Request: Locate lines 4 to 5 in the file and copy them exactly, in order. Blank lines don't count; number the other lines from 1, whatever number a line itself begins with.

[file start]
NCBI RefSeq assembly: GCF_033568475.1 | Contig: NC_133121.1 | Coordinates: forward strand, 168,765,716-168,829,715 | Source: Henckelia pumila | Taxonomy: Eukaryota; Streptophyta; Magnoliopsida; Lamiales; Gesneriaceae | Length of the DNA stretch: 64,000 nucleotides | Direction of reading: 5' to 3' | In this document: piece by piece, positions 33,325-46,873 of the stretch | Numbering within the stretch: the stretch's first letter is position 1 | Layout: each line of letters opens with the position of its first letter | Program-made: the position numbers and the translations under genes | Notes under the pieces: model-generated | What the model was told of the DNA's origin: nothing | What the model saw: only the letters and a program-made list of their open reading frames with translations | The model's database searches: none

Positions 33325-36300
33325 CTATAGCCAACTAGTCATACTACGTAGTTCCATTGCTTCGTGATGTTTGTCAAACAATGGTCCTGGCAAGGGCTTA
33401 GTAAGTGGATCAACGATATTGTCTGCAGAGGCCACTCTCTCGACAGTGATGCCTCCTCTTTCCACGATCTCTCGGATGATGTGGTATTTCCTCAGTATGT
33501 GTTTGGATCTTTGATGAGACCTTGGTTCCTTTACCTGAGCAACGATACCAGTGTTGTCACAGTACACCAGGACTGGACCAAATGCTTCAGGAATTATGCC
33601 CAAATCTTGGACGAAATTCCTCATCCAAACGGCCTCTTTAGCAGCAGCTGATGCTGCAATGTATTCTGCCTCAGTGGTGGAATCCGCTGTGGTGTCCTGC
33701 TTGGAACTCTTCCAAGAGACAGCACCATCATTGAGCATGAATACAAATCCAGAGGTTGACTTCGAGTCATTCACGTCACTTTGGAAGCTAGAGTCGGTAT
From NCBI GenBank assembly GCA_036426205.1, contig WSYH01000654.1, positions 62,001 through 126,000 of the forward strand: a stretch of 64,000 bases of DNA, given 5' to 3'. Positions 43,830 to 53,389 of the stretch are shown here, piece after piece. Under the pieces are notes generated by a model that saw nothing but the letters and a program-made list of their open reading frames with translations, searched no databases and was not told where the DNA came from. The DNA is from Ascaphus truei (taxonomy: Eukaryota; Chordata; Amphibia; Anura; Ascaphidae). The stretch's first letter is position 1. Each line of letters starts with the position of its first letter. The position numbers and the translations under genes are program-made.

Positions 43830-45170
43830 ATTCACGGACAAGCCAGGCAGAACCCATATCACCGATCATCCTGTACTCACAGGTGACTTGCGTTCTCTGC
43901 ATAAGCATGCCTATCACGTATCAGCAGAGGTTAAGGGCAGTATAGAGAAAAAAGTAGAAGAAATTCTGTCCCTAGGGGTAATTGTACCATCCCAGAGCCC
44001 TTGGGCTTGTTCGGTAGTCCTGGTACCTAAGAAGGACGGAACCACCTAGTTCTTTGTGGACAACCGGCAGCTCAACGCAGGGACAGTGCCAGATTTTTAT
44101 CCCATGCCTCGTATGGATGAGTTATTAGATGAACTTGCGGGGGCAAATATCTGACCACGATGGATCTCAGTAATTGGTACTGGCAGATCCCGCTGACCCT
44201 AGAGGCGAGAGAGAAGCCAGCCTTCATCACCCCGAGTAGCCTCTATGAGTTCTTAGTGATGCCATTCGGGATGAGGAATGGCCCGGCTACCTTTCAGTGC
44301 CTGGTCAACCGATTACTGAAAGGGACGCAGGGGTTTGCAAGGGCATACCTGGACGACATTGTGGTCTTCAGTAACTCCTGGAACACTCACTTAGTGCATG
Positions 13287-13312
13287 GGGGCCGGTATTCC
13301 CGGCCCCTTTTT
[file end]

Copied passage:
33401 GTAAGTGGATCAACGATATTGTCTGCAGAGGCCACTCTCTCGACAGTGATGCCTCCTCTTTCCACGATCTCTCGGATGATGTGGTATTTCCTCAGTATGT
33501 GTTTGGATCTTTGATGAGACCTTGGTTCCTTTACCTGAGCAACGATACCAGTGTTGTCACAGTACACCAGGACTGGACCAAATGCTTCAGGAATTATGCC